The end of 2016 is just a year away, and by that time, the world will have approximately 6.4 billion "things” connected to the Web. During next year, there will be four billion such devices, the company says, adding that by 2020, the figure will swell to 13.5 billion.
Those are the predictions of market analyst Gartner, predicting a jump of 30 per cent in the Internet of Thigns (IoT) industry. These "things” that will get online are toasters, refrigerators, light switches, but also medical equipment, security systems and cars.
As a result, the growing Internet of Things will support total services spending of $235bn (£154bn) in 2016, up 22 per cent from 2015.
Most of the money will be spent in the “professional category”, as Gartner puts it, which basically means businesses will not implement the IT themselves, but will instead hire external contractors to order, design, install and operate IoT systems.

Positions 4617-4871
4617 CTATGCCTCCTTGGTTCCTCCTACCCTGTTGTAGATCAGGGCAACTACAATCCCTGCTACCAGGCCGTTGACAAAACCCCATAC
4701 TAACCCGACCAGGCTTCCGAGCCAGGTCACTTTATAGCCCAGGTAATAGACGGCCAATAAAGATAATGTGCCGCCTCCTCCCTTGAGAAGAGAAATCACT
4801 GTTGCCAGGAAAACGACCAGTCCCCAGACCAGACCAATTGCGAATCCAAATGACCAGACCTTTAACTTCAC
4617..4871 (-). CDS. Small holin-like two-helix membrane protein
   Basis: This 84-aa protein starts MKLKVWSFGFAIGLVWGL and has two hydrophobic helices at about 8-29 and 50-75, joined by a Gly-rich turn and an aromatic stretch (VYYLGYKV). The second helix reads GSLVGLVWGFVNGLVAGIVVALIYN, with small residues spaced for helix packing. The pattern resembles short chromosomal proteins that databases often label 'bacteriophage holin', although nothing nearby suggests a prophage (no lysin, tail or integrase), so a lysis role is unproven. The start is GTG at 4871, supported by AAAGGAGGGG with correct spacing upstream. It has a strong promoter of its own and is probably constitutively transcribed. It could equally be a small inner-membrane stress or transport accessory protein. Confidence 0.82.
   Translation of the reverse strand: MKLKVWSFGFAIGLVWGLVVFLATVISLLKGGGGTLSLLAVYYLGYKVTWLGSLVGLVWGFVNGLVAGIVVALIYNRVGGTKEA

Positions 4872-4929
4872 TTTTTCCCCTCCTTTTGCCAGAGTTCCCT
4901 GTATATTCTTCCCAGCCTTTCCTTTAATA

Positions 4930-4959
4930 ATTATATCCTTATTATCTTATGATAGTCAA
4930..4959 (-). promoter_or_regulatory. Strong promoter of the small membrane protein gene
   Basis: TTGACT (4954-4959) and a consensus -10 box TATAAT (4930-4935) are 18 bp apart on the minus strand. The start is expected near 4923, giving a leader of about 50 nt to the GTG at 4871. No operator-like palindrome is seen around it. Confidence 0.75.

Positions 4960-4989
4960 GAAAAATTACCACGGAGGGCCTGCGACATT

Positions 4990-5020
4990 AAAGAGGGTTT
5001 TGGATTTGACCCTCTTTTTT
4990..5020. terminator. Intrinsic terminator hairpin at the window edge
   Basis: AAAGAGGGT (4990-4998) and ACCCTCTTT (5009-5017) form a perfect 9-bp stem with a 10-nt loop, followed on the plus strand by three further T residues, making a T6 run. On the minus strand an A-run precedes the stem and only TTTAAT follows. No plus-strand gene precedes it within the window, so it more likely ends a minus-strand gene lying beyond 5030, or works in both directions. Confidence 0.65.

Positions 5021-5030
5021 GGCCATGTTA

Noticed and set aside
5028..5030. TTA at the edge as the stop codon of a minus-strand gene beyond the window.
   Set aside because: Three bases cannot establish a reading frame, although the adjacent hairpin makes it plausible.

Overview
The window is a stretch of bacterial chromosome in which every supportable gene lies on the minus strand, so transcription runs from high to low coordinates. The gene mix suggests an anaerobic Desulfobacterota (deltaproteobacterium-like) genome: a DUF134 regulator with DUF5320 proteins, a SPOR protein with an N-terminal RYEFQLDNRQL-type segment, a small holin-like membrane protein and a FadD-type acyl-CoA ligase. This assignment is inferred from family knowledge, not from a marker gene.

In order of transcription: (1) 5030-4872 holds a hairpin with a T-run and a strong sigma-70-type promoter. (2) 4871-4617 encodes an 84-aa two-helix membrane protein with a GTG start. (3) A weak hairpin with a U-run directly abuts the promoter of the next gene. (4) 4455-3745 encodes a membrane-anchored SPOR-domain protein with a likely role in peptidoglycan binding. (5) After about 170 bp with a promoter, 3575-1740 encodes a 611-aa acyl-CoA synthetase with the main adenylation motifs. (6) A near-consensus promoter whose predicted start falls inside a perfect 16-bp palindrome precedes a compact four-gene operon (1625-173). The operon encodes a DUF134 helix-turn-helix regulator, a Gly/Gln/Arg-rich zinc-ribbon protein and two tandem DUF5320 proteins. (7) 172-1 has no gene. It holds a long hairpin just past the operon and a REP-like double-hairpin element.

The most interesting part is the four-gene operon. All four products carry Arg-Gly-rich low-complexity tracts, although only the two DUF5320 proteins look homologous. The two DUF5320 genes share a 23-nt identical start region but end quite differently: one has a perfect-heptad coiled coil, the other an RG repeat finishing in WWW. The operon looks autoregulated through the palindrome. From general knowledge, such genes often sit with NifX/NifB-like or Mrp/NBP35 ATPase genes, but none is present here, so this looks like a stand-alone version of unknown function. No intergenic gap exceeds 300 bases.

Jim Tully, vice president and distinguished analyst at Gartner, said: "IoT services are the real driver of value in IoT, and increasing attention is being focused on new services by end-user organisations and vendors."
There are two classes of connected things when it comes to enterprise computing, Gartner says, distinguishing generic cross-industry devices, used in multiple industries and vertical-specific devices found in particular industries.
"Connected things for specialised use are currently the largest category," said Tully. "However, this is quickly changing with the increased use of generic devices [and] by 2020, cross-industry devices will dominate the number of connected things used in the enterprise."